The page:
Swiss consortium turns to business analytics to help build smart electricity grid

Switzerland's largest retailer is working with IBM to use business analytics to turn its refrigerated warehouses into part of a smart grid

Switzerland's largest retailer is working with IBM to use business analytics to turn its refrigerated warehouses into part of a future smart electricity grid in the country.

Migros, the Swiss supermarket, is part of a project involving electricity utility BKW and national grid operator Swissgrid, which aims to use the warehouses as a buffer to cope with the unpredictability of renewable energy sources.

Unlike conventional fossil fuels, generating electricity from wind or solar power is unpredictable and varies according to the weather. For energy providers, this means they will need to have the flexibility to balance supply and demand in new ways.

Switzerland has ambitious targets to grow its use of renewable energy, and will need to find ways to create a smart grid that can deliver that balance.

Migros is a huge consumer of electricity – the whole group uses more energy than the entire Swiss city of Bern, according to its head of energy purchasing, Roland Stadler.

"Harmonising electricity consumption with availability of power supply is very interesting," he said.

Acting as a buffer would help reduce Migros's energy costs, as its provider would pay to gain the flexibility it needed.

The firms have formed a consortium, called Flexlast, which is working on developing analytical models that predict the energy needs of a warehouse, and allow the electricity provider to divert resources elsewhere at times of lower consumption.

In simple terms, when the wind blows and the sun shines, there will be abundant energy that Migros can use. When the weather changes, the utility firm can direct resources elsewhere, knowing that one of its biggest customers will continue to operate with a reduced supply.

"Migros will be able to balance production and consumption more locally," said Doug Dykemann, a smart grids scientist at IBM's Zurich research labs.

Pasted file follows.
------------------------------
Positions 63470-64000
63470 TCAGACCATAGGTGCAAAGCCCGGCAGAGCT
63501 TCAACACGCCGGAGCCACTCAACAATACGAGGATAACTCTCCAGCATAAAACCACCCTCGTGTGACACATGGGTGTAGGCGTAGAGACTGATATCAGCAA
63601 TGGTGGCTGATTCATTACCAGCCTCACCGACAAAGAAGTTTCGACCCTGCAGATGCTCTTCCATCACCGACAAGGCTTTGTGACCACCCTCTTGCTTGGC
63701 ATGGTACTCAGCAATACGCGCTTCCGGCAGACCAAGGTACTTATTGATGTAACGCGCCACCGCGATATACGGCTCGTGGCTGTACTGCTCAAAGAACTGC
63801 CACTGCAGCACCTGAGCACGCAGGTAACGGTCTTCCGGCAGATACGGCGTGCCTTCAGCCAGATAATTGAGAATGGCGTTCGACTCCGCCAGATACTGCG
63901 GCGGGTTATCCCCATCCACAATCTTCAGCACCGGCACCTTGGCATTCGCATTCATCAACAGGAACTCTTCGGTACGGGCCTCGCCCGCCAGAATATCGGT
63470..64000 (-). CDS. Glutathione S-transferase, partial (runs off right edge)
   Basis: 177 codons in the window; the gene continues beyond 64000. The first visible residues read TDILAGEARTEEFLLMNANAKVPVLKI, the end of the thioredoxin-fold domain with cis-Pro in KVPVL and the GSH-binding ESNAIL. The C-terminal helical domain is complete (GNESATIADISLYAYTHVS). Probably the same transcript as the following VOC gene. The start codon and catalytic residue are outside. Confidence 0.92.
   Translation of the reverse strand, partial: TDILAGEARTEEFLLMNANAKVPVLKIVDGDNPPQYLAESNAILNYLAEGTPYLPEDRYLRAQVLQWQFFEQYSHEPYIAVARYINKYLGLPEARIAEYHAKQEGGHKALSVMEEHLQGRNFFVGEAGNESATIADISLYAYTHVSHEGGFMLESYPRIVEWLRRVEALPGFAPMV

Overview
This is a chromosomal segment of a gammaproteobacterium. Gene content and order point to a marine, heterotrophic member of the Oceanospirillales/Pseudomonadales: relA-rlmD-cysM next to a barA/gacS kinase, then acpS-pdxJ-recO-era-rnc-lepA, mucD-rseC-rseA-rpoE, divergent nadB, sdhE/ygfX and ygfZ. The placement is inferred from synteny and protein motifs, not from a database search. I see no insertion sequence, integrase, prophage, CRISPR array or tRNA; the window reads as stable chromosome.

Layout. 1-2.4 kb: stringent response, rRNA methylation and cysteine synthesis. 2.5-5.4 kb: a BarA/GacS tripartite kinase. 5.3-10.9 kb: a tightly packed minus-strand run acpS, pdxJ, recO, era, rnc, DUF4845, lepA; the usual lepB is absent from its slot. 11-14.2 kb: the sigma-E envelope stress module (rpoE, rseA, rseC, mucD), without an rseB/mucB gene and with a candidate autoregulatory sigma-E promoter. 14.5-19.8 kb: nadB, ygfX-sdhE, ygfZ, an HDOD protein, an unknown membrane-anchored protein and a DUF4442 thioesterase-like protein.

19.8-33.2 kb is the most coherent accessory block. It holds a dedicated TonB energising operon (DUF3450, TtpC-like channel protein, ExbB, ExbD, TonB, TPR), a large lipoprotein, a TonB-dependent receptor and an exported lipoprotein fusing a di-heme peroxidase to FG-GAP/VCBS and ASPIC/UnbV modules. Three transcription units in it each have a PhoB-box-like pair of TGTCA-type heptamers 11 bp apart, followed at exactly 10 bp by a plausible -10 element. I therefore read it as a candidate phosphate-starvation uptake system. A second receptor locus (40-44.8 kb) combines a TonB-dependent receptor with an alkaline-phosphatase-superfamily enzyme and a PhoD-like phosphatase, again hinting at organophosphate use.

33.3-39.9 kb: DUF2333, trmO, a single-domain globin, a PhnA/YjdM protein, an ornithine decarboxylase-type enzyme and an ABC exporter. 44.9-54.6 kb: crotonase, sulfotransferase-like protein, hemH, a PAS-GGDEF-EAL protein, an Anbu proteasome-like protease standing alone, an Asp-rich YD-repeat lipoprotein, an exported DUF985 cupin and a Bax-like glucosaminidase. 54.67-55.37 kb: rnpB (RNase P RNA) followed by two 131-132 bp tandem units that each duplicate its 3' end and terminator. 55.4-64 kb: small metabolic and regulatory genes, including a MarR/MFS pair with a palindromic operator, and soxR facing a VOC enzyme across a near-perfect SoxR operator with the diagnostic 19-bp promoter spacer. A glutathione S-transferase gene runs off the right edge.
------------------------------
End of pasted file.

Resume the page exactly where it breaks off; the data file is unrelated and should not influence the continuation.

BKW project manager Wolf-Christian Rumsch added: "Besides demonstrating the technology behind the project, we also hope to illustrate how industrial energy consumers can re-engineer their process for optimal power system integration."

A 2,000m2 refrigerated warehouse needs to maintain a temperature of -26°C. When goods are delivered, they have to be frozen to this temperature – and this process is the heaviest load on energy supply. The cooling engines used require 3MW of power. What's more, bringing a warehouse back to room temperature for maintenance takes more than two weeks.

Energy providers will need to have the flexibility to balance supply and demand in new ways when tapping into renewable energy sources

IBM is modelling data supplied from logistics and scheduling systems, sensor data in the warehouse, real-time energy supply information, and even weather forecasts to derive a power use schedule that would be able to flex the energy needed from the grid to balance the use of renewables.

The project aims to have a live version of the system running early in 2013.

IBM has also looked into how other electrical consumers can be used to buffer the irregular production of renewable energy, and has demonstrated how electric vehicles, appliances and homes can contribute to a future smart grid.

"Now with Flexlast, we can add cold storage warehouses to the mix, broadening the landscape of techniques we can use to balance supply and demand on the grid," said IBM smart grid researcher Dieter Gantenbein.

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